Format

Send to

Choose Destination
Science. 2018 Aug 17;361(6403):672-677. doi: 10.1126/science.aan3891.

Collective clog control: Optimizing traffic flow in confined biological and robophysical excavation.

Author information

1
School of Mechanical Engineering, Georgia Institute of Technology, Atlanta, GA 30332, USA.
2
School of Physics, Georgia Institute of Technology, Atlanta, GA 30332, USA.
3
School of Electrical and Computer Engineering, Georgia Institute of Technology, Atlanta, GA 30332, USA.
4
Max Planck Institute for the Physics of Complex Systems, Nöthnitzer Str. 38, 01187 Dresden, Germany.
5
Department of Physics, University of Colorado Boulder, Boulder, CO 80309, USA.
6
School of Biological Sciences, Georgia Institute of Technology, Atlanta, GA 30332, USA.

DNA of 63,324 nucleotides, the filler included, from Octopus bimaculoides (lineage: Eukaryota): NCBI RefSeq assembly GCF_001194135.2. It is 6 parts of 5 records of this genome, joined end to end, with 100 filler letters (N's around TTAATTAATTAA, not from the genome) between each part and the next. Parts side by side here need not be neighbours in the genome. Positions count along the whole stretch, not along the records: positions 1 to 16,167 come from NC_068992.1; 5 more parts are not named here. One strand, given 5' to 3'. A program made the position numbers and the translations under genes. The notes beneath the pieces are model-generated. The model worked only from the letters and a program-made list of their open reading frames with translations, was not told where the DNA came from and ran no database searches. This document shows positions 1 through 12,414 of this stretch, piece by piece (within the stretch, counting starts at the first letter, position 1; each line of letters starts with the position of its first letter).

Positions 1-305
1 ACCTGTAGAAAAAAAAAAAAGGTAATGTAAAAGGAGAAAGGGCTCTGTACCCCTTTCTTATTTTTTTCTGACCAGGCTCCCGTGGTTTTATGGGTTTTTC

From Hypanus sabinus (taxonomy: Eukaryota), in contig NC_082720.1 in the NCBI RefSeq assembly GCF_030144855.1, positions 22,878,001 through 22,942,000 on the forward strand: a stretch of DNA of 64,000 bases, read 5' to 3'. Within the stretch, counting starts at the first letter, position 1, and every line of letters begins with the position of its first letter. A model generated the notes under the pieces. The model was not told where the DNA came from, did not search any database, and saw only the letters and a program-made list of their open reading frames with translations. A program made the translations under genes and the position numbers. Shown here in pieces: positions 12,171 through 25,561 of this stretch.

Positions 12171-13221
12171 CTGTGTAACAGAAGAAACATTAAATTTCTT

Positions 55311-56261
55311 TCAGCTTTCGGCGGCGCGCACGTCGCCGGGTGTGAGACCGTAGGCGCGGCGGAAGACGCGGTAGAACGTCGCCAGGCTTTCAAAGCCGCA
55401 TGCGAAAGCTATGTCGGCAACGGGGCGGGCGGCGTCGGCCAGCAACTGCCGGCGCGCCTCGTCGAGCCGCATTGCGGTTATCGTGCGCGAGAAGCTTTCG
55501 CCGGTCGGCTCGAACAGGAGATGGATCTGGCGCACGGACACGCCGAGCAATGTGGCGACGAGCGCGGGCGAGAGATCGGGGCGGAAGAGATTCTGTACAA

7
School of Physics, Georgia Institute of Technology, Atlanta, GA 30332, USA. daniel.goldman@physics.gatech.edu.
#
Contributed equally

Abstract

Groups of interacting active particles, insects, or humans can form clusters that hinder the goals of the collective; therefore, development of robust strategies for control of such clogs is essential, particularly in confined environments. Our biological and robophysical excavation experiments, supported by computational and theoretical models, reveal that digging performance can be robustly optimized within the constraints of narrow tunnels by individual idleness and retreating. Tools from the study of dense particulate ensembles elucidate how idleness reduces the frequency of flow-stopping clogs and how selective retreating reduces cluster dissolution time for the rare clusters that still occur. Our results point to strategies by which dense active matter and swarms can become task capable without sophisticated sensing, planning, and global control of the collective.

PMID:
30115804
DOI:
10.1126/science.aan3891

Supplemental Content

Full text links

Icon for HighWire
Loading ...
Support Center